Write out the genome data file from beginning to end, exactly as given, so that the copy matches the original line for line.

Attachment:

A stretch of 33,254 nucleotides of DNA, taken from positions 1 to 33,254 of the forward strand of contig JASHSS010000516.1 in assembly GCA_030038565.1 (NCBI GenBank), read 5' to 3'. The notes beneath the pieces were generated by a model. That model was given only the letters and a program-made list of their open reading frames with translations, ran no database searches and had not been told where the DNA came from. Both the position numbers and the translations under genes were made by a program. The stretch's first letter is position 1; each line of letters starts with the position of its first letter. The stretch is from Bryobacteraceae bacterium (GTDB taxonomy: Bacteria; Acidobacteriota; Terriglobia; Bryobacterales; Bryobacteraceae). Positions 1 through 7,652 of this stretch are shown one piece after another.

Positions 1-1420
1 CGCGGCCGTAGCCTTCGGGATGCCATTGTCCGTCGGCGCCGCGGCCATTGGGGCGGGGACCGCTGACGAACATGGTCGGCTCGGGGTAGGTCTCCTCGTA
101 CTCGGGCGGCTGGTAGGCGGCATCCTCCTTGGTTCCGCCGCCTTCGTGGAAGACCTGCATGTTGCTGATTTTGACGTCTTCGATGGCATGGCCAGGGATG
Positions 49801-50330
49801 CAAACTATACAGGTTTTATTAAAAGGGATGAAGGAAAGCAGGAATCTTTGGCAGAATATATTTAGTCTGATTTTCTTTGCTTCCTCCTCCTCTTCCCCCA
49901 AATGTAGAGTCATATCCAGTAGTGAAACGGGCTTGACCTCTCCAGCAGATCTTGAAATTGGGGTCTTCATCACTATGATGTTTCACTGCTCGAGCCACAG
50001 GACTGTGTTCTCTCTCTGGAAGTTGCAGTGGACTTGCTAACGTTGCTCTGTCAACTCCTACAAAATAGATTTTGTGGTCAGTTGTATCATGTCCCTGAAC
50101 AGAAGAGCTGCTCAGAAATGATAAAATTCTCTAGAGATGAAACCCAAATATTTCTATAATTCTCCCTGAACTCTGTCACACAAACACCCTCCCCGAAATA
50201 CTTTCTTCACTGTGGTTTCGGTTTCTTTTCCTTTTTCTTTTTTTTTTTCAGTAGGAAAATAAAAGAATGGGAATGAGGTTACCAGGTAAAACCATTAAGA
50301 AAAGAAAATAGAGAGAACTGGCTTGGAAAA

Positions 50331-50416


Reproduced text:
A stretch of 33,254 nucleotides of DNA, taken from positions 1 to 33,254 of the forward strand of contig JASHSS010000516.1 in assembly GCA_030038565.1 (NCBI GenBank), read 5' to 3'. The notes beneath the pieces were generated by a model. That model was given only the letters and a program-made list of their open reading frames with translations, ran no database searches and had not been told where the DNA came from. Both the position numbers and the translations under genes were made by a program. The stretch's first letter is position 1; each line of letters starts with the position of its first letter. The stretch is from Bryobacteraceae bacterium (GTDB taxonomy: Bacteria; Acidobacteriota; Terriglobia; Bryobacterales; Bryobacteraceae). Positions 1 through 7,652 of this stretch are shown one piece after another.

Positions 1-1420
1 CGCGGCCGTAGCCTTCGGGATGCCATTGTCCGTCGGCGCCGCGGCCATTGGGGCGGGGACCGCTGACGAACATGGTCGGCTCGGGGTAGGTCTCCTCGTA
101 CTCGGGCGGCTGGTAGGCGGCATCCTCCTTGGTTCCGCCGCCTTCGTGGAAGACCTGCATGTTGCTGATTTTGACGTCTTCGATGGCATGGCCAGGGATG
Positions 49801-50330
49801 CAAACTATACAGGTTTTATTAAAAGGGATGAAGGAAAGCAGGAATCTTTGGCAGAATATATTTAGTCTGATTTTCTTTGCTTCCTCCTCCTCTTCCCCCA
49901 AATGTAGAGTCATATCCAGTAGTGAAACGGGCTTGACCTCTCCAGCAGATCTTGAAATTGGGGTCTTCATCACTATGATGTTTCACTGCTCGAGCCACAG
50001 GACTGTGTTCTCTCTCTGGAAGTTGCAGTGGACTTGCTAACGTTGCTCTGTCAACTCCTACAAAATAGATTTTGTGGTCAGTTGTATCATGTCCCTGAAC
50101 AGAAGAGCTGCTCAGAAATGATAAAATTCTCTAGAGATGAAACCCAAATATTTCTATAATTCTCCCTGAACTCTGTCACACAAACACCCTCCCCGAAATA
50201 CTTTCTTCACTGTGGTTTCGGTTTCTTTTCCTTTTTCTTTTTTTTTTTCAGTAGGAAAATAAAAGAATGGGAATGAGGTTACCAGGTAAAACCATTAAGA
50301 AAAGAAAATAGAGAGAACTGGCTTGGAAAA

Positions 50331-50416